Mathematicians seeking to discover why naturally occurring patterns are so pleasing to the human eye discovered that nature can be described by a ratio of 1.618. They called this number the golden ratio. In designing buildings the golden ratio is used to compare a smaller part to a larger part. If the larger part is 1.618 times the smaller part, it fits the golden ratio.
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Calculate the golden ratio for the facade of the building. Measure the desired height of the facade. The golden ratio has been used for height/width comparisons since the Renaissance. The height of the C.N. Tower in Toronto, for example is 553.33 meters. The units of measurement do not matter, as long as the same units are used throughout.
Divide the height by the golden ratio. For the C.N. Tower, 553.33 divided by 1.618 is 341.9839. The width of the C.N. tower would need to be 341.9839 to ascribe to the golden ratio. The actual width is 342 meters, demonstrating that the tower does conform to the golden ratio.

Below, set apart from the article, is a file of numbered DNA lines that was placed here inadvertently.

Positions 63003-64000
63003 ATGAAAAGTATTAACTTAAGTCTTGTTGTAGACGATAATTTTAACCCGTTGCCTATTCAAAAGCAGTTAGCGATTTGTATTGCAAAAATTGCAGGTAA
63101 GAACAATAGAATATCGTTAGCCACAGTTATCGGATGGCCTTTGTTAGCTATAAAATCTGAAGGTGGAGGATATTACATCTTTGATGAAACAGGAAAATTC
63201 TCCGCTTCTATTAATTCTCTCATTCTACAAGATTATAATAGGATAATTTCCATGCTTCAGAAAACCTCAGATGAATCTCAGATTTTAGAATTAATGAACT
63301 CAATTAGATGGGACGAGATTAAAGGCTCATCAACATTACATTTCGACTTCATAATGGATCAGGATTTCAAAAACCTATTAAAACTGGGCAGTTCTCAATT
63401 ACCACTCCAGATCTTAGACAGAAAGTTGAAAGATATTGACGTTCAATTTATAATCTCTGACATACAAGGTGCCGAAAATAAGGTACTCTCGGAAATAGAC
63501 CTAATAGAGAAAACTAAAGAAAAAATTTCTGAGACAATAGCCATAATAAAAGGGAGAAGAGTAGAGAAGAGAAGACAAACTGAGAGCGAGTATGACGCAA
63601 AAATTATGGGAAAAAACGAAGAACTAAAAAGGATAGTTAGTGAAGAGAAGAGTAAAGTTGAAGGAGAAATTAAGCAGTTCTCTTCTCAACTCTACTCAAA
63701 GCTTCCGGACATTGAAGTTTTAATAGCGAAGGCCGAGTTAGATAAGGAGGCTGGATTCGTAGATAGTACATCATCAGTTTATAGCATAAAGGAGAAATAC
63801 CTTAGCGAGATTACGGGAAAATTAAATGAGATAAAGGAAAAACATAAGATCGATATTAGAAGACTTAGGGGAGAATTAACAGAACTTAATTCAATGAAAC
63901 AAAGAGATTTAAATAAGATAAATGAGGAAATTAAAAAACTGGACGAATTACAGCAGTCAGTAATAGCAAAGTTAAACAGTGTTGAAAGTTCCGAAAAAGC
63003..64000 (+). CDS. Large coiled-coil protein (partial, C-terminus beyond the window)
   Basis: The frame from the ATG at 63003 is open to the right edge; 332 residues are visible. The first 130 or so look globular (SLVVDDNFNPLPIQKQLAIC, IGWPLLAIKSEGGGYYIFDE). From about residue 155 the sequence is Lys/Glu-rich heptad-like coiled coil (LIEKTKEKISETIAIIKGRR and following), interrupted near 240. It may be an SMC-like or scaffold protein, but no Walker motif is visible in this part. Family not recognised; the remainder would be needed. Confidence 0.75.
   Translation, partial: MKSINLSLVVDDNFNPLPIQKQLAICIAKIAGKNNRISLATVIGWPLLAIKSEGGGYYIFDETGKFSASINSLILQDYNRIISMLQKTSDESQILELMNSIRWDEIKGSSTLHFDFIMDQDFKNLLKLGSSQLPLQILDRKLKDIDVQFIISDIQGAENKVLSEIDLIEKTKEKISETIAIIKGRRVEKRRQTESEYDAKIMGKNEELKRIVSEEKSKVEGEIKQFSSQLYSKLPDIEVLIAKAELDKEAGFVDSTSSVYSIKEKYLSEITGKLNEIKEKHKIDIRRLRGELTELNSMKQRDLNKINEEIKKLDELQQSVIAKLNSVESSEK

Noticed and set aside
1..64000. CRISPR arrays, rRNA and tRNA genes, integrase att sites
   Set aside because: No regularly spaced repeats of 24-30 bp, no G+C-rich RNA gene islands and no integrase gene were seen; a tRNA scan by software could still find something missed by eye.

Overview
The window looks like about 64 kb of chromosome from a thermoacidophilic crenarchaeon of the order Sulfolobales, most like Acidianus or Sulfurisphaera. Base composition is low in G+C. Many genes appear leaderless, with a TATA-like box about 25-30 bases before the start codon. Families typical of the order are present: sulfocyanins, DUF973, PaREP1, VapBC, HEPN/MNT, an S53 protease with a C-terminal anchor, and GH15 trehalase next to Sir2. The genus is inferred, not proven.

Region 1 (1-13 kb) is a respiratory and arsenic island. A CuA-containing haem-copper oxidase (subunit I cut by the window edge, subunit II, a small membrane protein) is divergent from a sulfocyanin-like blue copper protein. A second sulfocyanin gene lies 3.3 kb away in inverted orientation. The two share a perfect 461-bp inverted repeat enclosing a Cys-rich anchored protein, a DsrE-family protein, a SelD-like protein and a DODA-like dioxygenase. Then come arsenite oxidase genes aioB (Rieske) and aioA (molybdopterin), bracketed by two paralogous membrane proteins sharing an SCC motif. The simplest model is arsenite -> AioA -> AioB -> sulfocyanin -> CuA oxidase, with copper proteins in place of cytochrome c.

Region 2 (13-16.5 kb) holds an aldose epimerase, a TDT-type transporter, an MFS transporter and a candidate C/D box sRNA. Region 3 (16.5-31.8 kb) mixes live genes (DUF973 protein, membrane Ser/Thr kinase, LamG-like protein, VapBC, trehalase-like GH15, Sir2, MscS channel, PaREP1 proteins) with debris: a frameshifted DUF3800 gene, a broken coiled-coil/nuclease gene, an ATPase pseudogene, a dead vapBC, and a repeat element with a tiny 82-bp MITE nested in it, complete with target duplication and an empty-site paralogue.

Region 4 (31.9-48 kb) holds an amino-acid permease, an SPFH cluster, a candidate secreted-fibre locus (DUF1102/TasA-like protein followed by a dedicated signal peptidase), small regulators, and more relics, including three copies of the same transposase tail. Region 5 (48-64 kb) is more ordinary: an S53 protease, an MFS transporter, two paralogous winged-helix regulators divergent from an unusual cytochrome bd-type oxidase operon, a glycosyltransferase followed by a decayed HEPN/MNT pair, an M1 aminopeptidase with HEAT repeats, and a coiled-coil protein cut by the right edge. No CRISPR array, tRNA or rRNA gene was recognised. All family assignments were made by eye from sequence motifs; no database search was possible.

Consider sizing the windows to fit the golden ratio. If the windows are shaped like rectangles, for example, take the desired height of the window and divide by 1.618 to get the desired width.
Use the ratio to compare the proportion of the first story to second story in any home. Traditionally the first story would be 1.618 times larger than the second story; however, the Swiss architect Le Corbusier used a modern style where the second story was 1.618 times larger than the first.
Use the ratio to compare as many or as few building features together. Palladio built the Villa Rotunda by conforming to the ratio on all axes, including diagonals.
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